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The world’s simplest guide to experiencing Barcelona

The following is a guest post from Kate Katubi, Reservations at Friendly Planet Travel.

If Madrid is Spain’s historic and cultural matriarch, then Barcelona is its eccentric second cousin. While the two cities share the same flag, they couldn’t be more different. Barcelona shrugs off traditional Spanish customs in favor of a more free-spirited and whimsical culture. The Catalonian capital offers a rich history of modern architecture, world-class cuisine, and sun-drenched beaches, making it the ultimate European getaway.

While I returned from my trip to Barcelona a few years ago, I still catch myself daydreaming about fruity sangria, joyous street music, and mosaic dragons. If you’re considering a trip to breathtaking Barcelona, let me share my simple tips on how to best experience this phenomenal, energetic city.

Walk, don’t run. Barcelona is a pedestrian’s paradise. The city encompasses a mere 40 square miles, with the majority of sites in easy walking distance. For instance, walk to the Plaça de Sant Jaume, the center of the old city of Barcelona. Then visit Barcelona Cathedral, the city’s 15th century gothic cathedral dedicated to a martyred virgin. Next, stop at the awe-inspiring Picasso Museum. Near the old port, Port Vell, you can marvel at the sacred spirals of the basilica Santa Maria del Mar. Finally, visit Ciutadella Park, which, for decades, was one of the only green spaces in Barcelona.

For comfort, pack lightweight broken-in walking shoes to avoid blisters. Also, when going out for the evening, take care when walking on Barcelona’s famed cobblestone streets. While enchanting, they’re treacherous in heels.

Be a picky eater. Barcelona’s restaurant scene is among the most unique, expansive, and exciting in the world. The local cuisine — a mixture of traditional Spanish seasonings and unbelievably fresh seafood — make it the perfect travel destination for even the most discerning foodie. With so many Michelin-starred restaurants and fresh foods to try however, it’s smart to be picky about what you eat. For example, paella is obviously the star of any Spanish feast, but don’t settle for the first touristy paella joint you see. Cookie-cutter restaurants focus on tourist turnover, not quality, leaving many guests (including myself) underwhelmed with the native specialty.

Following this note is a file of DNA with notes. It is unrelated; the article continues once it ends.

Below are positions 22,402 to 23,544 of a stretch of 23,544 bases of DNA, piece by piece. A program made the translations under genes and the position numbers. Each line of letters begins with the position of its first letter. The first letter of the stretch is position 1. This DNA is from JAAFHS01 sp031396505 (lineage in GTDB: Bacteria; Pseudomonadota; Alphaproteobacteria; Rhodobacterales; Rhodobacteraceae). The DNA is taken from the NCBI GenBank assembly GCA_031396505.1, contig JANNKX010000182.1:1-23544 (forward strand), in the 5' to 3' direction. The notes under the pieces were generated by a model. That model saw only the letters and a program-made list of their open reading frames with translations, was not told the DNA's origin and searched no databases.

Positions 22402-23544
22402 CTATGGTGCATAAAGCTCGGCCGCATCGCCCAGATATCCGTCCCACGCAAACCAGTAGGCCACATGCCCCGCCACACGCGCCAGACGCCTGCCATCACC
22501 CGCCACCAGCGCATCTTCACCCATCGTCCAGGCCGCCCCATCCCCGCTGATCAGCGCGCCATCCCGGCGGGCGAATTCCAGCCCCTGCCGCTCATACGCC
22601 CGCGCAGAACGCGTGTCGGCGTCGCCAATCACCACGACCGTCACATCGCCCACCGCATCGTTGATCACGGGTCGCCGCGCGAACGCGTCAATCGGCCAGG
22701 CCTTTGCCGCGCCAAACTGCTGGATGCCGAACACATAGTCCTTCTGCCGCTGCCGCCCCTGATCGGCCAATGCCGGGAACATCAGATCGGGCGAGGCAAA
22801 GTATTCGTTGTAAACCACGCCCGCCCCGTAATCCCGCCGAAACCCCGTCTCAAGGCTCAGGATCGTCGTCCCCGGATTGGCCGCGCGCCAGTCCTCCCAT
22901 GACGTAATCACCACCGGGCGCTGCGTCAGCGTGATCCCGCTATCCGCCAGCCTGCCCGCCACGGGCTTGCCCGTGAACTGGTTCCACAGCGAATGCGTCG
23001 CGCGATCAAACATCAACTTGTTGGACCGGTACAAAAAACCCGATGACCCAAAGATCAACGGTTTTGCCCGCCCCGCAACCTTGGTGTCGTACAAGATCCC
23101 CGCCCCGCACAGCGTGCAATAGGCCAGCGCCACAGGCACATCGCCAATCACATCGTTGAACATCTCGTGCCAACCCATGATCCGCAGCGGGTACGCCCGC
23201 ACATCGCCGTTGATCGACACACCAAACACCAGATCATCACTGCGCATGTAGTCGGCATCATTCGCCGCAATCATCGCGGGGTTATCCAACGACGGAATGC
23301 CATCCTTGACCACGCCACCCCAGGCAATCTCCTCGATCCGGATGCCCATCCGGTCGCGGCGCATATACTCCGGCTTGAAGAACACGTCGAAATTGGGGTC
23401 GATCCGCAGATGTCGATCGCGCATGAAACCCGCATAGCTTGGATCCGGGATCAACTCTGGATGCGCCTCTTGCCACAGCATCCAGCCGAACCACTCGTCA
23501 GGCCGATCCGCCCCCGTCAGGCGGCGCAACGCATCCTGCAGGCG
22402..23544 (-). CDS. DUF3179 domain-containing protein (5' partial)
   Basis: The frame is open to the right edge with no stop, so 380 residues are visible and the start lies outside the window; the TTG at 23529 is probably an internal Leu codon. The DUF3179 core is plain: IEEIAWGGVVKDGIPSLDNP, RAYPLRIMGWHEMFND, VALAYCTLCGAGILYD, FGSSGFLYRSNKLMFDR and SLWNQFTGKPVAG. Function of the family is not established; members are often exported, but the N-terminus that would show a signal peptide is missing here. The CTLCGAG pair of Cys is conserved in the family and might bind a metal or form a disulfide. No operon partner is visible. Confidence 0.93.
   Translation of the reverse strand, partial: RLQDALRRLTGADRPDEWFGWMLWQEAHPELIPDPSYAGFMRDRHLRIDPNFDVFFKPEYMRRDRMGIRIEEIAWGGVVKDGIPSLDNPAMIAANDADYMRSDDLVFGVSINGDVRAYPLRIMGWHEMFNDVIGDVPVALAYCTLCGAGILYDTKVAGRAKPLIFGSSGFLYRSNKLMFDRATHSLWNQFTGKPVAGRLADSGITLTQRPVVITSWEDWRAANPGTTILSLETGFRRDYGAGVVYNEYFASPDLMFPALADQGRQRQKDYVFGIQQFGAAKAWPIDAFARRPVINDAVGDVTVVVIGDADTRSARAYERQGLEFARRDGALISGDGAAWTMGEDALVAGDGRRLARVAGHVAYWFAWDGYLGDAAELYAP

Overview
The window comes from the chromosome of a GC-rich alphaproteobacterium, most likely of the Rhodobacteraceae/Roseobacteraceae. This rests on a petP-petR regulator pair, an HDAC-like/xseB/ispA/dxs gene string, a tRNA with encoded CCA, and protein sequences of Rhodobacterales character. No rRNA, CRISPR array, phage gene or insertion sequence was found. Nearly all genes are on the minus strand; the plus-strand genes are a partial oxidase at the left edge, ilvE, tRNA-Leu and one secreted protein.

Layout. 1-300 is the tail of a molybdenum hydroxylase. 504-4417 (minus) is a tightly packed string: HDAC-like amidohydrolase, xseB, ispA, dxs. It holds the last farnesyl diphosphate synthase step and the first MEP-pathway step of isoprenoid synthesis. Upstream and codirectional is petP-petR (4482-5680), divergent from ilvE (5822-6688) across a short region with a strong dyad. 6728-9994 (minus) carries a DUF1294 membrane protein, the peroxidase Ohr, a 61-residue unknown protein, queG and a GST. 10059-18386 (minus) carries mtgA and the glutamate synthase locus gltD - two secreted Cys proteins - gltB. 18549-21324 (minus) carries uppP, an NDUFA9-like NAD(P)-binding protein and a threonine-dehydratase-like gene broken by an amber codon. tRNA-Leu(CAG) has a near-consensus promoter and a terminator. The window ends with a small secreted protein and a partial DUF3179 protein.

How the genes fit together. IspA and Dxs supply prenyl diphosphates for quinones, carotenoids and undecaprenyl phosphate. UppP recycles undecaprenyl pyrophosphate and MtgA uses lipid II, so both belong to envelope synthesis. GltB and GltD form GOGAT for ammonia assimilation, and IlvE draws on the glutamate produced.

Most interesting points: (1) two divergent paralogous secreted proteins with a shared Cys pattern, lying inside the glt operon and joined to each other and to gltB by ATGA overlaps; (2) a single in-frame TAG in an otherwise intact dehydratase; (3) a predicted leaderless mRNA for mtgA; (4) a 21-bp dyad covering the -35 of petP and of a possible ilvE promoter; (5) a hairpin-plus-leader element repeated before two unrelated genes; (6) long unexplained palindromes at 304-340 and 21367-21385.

Instead, travel beyond the traditional tourist areas to try true local and inspiring foods. One of my personal favorite dishes was calamares en su tinta — squid cooked in its own ink and deep fried. It was decadent, surprising, and authentic.

For a true introduction to the local palette, stop by La Boqueria. This market features stall after stall of fishmongers, butchers, fruit and vegetable stands, and more. It’s the perfect introduction to Spanish cuisine. Plus, it’s also a great place to pick up some snacks or enjoy a cheap lunch to help cut down on food expenses while still eating authentically.

Look up. In Barcelona, Antoni Gaudí is revered as a Spanish god. His passion for modernista architecture revitalized Barcelona’s cityscape, and made it one of the most architecturally interesting metropolises in the world. All travelers must visit the famed Sagrada Familia, Gaudí’s unfinished Roman Catholic cathedral, and wander the grounds of Park Güell, Gaudí’s housing development turned fanciful community park. But the best way to drink in Barcelona’s captivating architecture is by keeping your eyes above the tree line when touring the city. You’ll be surprised by how many lesser-known Gaudí gems you’ll uncover, while also appreciating Barcelona’s respect for old and new construction.

Forget your plans. Life moves a lot slower in Barcelona. The Spanish siesta is alive and well, and the city embodies more of a beach-town vibe than a traditional European capital. If you really want to fit in with Catalonian culture, then make sure to schedule unscheduled time. Spend an afternoon lounging on the beach. Wander La Rambla, the wide, meandering boulevard filled with colorful restaurants and shops, and enjoy an afternoon sipping sangria under shaded awnings.

Best yet, plan an entire day to explore the enchanting Gothic Quarter. The pedestrian-only neighborhood was once a Roman village, and today features buildings from both Roman and Medieval times. The intricate streets dump out into a network of squares, or plaças, where travelers can enjoy street performers, wander local markets, and people watch. By leaving time for uninhibited exploration, travelers can immerse themselves in the true culture of Barcelona.

Barcelona is one of the world’s most unique and enriching cities, and a must-visit destination for every traveler. If you’re dreaming of a Spanish getaway, now’s the perfect time to experience this vibrant and unique culture!

1 Comment

  1. Del Duerr

    Fantastic city, amazing people loved that city. I visited there last year n I know I’ll be back someday soon.


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